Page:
Getting toward the end of Nazir here. Some very interesting discussions of cross-dressing, as well as women carrying weapons, and a non-Jewish nazir.
The discussion of cross-dressing and of women carrying (let alone wielding) weapons of war begs the question of Yael the Keini’s actions in killing Sisera. Pseudo-Rashi here offers the standard explanation, that this is why Yael used a tent peg rather than a dagger. It isn’t clear that the whole story is a problem in the first place, though, since Yael, it may be argued, was not Jewish. This is subject to the debate of whether Yitro, Yael’s ancestor, returned home and converted his family, or not.
Note that when the Jews went to war against Amalek under Shaul in Shemuel II 15, they asked the Keini to move away from Amalek first. It certainly sounds as though the Keini did not consider themselves Jewish.
For more on the issue of women and weapons of war, see Abarbanel on Devorah, as well as Tzitz Eliezer 20:31:1 on Devorah. See also Targum to Shoftim 5:26 on Yael. For modern applications, see Yechaveh Daat 5:55, Igrot Moshe 4:9 and 4:75:3, and Tzitz Eliezer 18:63.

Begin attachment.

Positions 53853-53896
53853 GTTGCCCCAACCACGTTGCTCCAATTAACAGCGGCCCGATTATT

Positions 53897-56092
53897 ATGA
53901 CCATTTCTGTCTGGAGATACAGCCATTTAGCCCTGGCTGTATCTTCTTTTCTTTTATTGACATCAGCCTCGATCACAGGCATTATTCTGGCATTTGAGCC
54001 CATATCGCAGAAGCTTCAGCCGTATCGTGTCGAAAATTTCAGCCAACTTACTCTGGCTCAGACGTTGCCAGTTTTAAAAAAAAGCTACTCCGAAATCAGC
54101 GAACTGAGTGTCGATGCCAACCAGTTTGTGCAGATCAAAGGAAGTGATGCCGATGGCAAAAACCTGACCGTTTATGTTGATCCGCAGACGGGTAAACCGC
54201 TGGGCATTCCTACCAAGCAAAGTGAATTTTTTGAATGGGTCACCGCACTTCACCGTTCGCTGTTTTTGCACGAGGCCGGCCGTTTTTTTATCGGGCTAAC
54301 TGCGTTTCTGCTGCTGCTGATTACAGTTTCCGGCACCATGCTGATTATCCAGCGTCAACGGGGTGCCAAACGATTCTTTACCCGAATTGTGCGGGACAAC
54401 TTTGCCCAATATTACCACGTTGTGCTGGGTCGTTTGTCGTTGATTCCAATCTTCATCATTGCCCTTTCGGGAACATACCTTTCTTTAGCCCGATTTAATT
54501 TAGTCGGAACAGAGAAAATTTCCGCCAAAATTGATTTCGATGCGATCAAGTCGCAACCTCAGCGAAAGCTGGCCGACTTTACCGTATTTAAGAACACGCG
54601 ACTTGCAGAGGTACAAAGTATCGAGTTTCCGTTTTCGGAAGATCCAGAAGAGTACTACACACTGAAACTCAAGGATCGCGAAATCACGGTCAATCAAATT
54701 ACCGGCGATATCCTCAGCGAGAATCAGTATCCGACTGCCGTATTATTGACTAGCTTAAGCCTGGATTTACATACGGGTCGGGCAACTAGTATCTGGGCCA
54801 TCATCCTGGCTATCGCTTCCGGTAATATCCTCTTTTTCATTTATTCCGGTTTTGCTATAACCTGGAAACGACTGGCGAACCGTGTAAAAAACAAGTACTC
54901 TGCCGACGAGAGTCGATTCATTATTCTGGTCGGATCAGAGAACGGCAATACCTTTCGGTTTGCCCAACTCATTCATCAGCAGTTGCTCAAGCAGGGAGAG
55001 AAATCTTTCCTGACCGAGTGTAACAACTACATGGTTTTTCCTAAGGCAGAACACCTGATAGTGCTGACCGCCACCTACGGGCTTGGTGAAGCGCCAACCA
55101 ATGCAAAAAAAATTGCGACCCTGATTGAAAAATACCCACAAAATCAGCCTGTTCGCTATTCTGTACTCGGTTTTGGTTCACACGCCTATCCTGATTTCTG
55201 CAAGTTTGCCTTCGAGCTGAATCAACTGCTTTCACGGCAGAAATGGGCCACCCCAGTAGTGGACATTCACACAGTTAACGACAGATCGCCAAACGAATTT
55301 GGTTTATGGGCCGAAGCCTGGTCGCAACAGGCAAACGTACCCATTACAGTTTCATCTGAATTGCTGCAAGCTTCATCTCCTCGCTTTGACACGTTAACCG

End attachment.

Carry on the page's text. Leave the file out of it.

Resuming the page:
See Tosafot חזינא and ההוא, and the Rosh, regarding the status of scissors for male shaving of פיאות.
The title of בר פחתי is, of course, reminiscent of הקריבהו נא לפחתך. The word פחה is linked to pasha, I believe.
See the Rosh explaining how this was supposed to sharpen the minds of the students.
The last five lines on the page appear to be a restatement of what we know from before? Noet that the Rosh has לישנא אחרינא here.
I am troubled by the statement, from the Erchin discussion, that בני ישראל is global rather than Jewish-specific – it’s only because of the additional word איש that we are able to say it is universal in the ערכין case! But I’ve never found an answer for this.
Tosafos quotes a pasuk to show that an עכו"מ does not have the פרה אדומה ritual.
Lest anyone ask how the Torah could legislate such a prohibition for an עכו"מ, outside the 7 mitzvos bnei noach, I’d point out that we have prohibitions against עכו"מ learning Torah (Sanhedrin 59a) and observing Shabbat (Sanhedrin 58b).
Note, on the first mishnah, that when the אדון forces the עבד כנעני to break his vow and drink, the vow remains binding such that when the עבדות ends, the vow is reinstated. (Rosh, and gemara later)
Note the reversal of the names of Abbaye and Rava. This is standard, based on the idea that since Abbaye started out as Rava’s rebbe, he does not respond to Rava’s ideas, but rather Rava responds to his. Sometimes Rava’s name is edited to “Rabbah” for the same reason.
The use of רגלים לדבר here is odd. The phrase means that we have observed an event or a fact which indicates that certain results or associated events/facts are also likely. It comes from the term רגל as “cause” (as well as “foot,” much as עקב is also “cause” as well as “heel”). Here, though, the term רגלים לדבר doesn’t fit. The Rosh notes as much.